Police Scotland will today update the Board of the Scottish Police Authority on plans to put 360 officers on standby to deal with any incidents relating to the potential impact of the UK’s decision to leave the European Union.
Deputy Chief Constable Will Kerr will brief members of the Authority at a meeting in Glasgow today that officers will be available from mid-March to respond to any issues that may arise across the country, such as protests and disruption at ports.
They would also be available to be deployed elsewhere in the UK on a mutual aid basis. Other officers will work in a multi-agency control centre that will be set up in a Police Scotland control room at Bilston Glen in Midlothian.
This centre will be used to help co-ordinate the response to issues arising from the impact of Brexit on behalf of Scotland’s three Regional Resilience Partnerships, which include local authorities, emergency services and other public sector bodies.
DCC Kerr said: “This is purely a contingency at this stage and part of our planning to allow us to give officers the required notice about changes to their shifts under police regulations.
“These officers will be deployed to local policing duties when not required for policing purposes related to Brexit. “We have taken this decision so that we have enhanced capacity to respond to greater policing demands during this period. Our principle focus is, and will remain, the safety of the citizens of Scotland. “As outlined to the SPA board last week, we are currently planning for a variety of possible scenarios, including potential disruption around Scottish sea and air ports, and protest events, to wider challenges across the UK leading to potential public disorder, which could lead to mutual aid requests from other police services in the UK.
“The Chief Constable has made it very clear that we will respond to such requests, particularly in relation to Northern Ireland, but any request will always be considered against the needs of policing in Scotland.”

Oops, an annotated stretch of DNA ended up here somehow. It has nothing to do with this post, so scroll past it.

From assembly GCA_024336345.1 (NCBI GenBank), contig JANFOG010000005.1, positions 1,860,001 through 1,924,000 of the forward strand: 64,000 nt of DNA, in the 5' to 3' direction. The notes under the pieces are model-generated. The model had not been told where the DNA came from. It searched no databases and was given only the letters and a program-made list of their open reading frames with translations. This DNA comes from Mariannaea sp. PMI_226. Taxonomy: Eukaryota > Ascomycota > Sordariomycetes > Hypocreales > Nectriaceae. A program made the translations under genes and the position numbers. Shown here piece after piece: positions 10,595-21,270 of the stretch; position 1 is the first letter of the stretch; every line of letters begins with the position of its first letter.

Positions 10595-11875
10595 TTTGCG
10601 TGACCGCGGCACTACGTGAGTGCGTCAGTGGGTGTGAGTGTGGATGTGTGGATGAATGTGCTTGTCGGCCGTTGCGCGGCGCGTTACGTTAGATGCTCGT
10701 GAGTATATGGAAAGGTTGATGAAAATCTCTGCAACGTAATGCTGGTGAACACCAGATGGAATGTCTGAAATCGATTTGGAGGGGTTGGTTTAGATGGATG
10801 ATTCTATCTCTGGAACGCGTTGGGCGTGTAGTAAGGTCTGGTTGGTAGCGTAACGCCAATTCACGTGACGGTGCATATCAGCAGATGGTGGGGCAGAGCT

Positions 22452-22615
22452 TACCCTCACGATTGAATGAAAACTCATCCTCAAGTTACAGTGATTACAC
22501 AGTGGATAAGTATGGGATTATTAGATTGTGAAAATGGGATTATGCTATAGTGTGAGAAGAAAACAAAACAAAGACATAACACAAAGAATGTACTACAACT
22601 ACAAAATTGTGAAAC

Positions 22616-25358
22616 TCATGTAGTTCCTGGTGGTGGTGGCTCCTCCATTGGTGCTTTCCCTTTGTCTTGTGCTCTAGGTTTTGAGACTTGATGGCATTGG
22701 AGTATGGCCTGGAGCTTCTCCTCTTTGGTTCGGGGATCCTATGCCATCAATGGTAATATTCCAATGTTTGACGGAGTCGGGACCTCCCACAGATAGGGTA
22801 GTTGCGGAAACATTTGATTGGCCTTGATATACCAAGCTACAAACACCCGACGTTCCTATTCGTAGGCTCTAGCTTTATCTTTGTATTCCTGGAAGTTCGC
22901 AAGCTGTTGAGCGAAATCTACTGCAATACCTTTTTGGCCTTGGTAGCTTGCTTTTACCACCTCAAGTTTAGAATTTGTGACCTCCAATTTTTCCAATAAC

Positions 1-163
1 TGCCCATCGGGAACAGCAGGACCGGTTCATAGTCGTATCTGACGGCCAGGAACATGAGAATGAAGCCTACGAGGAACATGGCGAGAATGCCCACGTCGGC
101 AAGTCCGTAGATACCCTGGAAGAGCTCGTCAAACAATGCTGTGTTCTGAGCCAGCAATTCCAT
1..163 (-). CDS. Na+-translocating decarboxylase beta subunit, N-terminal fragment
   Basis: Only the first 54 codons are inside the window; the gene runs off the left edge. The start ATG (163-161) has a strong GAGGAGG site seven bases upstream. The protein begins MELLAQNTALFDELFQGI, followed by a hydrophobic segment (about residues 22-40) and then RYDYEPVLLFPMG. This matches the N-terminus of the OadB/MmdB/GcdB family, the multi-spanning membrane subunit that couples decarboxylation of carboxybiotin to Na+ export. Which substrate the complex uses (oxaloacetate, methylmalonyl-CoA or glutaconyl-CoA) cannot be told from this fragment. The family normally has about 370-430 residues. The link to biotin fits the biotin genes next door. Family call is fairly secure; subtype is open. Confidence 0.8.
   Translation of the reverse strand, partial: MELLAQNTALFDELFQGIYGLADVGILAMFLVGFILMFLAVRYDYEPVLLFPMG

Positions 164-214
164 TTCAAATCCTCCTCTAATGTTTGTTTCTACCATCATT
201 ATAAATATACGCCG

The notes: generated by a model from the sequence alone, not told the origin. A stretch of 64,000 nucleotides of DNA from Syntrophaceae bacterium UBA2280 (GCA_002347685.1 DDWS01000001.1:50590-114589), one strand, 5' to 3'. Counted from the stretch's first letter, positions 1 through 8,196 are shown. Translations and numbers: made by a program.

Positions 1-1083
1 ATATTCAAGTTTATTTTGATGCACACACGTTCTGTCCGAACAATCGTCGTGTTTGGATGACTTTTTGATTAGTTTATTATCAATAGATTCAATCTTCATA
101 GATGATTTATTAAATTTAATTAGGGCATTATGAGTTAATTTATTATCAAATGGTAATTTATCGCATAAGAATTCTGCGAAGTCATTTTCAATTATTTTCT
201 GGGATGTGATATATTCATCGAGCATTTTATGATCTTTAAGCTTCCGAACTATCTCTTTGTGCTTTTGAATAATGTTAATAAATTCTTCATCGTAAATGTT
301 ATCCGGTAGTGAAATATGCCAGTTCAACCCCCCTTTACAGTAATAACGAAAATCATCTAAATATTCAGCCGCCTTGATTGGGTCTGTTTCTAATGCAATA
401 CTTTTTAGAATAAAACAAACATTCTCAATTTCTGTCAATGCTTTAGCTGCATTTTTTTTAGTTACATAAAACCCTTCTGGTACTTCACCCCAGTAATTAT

Susan Deacon, Chair of the Scottish Police Authority, said: “These contingency plans can give the public confidence that our police service is well prepared to deal with the potential implications of the UK’s exit from the EU.
“Over recent months, the Chief Constable has reported regularly to the Board of the Scottish Police Authority on the development of his contingency plans and the Authority has considered carefully the resource implications of various scenarios.
“The operational deployment of police officers is a matter for the Chief Constable and it is important that his operational responsibility is understood and respected. As the situation develops, the Chief Constable will brief the Scottish Police Authority regularly so that we can continue our scrutiny of these arrangements and raise matters of concern and public interest.”
The officers will be drawn from local and national divisions and from back office functions. Police Scotland has been running a recruitment campaign since the start of January to bring in an additional 100 officers in the current financial year.
In addition, the Chief Constable has cancelled plans to reduce police numbers by 300 in 2019/20. The service has been working closely with staff associations, including the Scottish Police Federation, on its contingency preparations to ensure officer welfare considerations are taken into account and planned for appropriately.
Contingency planning is being done in conjunction with colleagues across UK policing and is based on identifying the “reasonable worst case scenarios” that may be faced in the event of a “no deal” exit